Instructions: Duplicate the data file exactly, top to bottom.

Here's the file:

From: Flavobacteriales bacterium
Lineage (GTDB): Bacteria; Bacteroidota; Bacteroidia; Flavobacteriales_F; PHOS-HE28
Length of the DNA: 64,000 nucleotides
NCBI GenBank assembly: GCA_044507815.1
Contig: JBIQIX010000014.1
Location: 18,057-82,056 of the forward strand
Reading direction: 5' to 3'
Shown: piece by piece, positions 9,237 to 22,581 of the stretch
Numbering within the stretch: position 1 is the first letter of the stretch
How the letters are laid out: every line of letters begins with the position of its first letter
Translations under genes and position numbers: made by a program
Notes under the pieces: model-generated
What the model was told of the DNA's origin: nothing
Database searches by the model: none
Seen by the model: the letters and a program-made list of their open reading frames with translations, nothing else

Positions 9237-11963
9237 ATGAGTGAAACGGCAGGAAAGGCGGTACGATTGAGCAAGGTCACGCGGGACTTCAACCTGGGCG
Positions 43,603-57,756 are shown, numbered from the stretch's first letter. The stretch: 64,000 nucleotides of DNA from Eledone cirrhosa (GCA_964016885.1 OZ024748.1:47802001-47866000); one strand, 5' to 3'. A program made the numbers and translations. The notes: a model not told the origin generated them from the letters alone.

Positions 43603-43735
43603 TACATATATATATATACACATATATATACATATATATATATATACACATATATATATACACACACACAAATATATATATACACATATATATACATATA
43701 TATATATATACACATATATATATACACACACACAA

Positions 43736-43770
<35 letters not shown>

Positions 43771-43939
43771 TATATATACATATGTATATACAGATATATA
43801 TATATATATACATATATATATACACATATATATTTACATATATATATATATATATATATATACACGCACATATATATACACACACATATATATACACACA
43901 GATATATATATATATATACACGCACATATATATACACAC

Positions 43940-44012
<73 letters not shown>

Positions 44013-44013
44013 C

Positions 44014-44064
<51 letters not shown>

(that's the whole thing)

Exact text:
From: Flavobacteriales bacterium
Lineage (GTDB): Bacteria; Bacteroidota; Bacteroidia; Flavobacteriales_F; PHOS-HE28
Length of the DNA: 64,000 nucleotides
NCBI GenBank assembly: GCA_044507815.1
Contig: JBIQIX010000014.1
Location: 18,057-82,056 of the forward strand
Reading direction: 5' to 3'
Shown: piece by piece, positions 9,237 to 22,581 of the stretch
Numbering within the stretch: position 1 is the first letter of the stretch
How the letters are laid out: every line of letters begins with the position of its first letter
Translations under genes and position numbers: made by a program
Notes under the pieces: model-generated
What the model was told of the DNA's origin: nothing
Database searches by the model: none
Seen by the model: the letters and a program-made list of their open reading frames with translations, nothing else

Positions 9237-11963
9237 ATGAGTGAAACGGCAGGAAAGGCGGTACGATTGAGCAAGGTCACGCGGGACTTCAACCTGGGCG
Positions 43,603-57,756 are shown, numbered from the stretch's first letter. The stretch: 64,000 nucleotides of DNA from Eledone cirrhosa (GCA_964016885.1 OZ024748.1:47802001-47866000); one strand, 5' to 3'. A program made the numbers and translations. The notes: a model not told the origin generated them from the letters alone.

Positions 43603-43735
43603 TACATATATATATATACACATATATATACATATATATATATATACACATATATATATACACACACACAAATATATATATACACATATATATACATATA
43701 TATATATATACACATATATATATACACACACACAA

Positions 43736-43770
<35 letters not shown>

Positions 43771-43939
43771 TATATATACATATGTATATACAGATATATA
43801 TATATATATACATATATATATACACATATATATTTACATATATATATATATATATATATATACACGCACATATATATACACACACATATATATACACACA
43901 GATATATATATATATATACACGCACATATATATACACAC

Positions 43940-44012
<73 letters not shown>

Positions 44013-44013
44013 C

Positions 44014-44064
<51 letters not shown>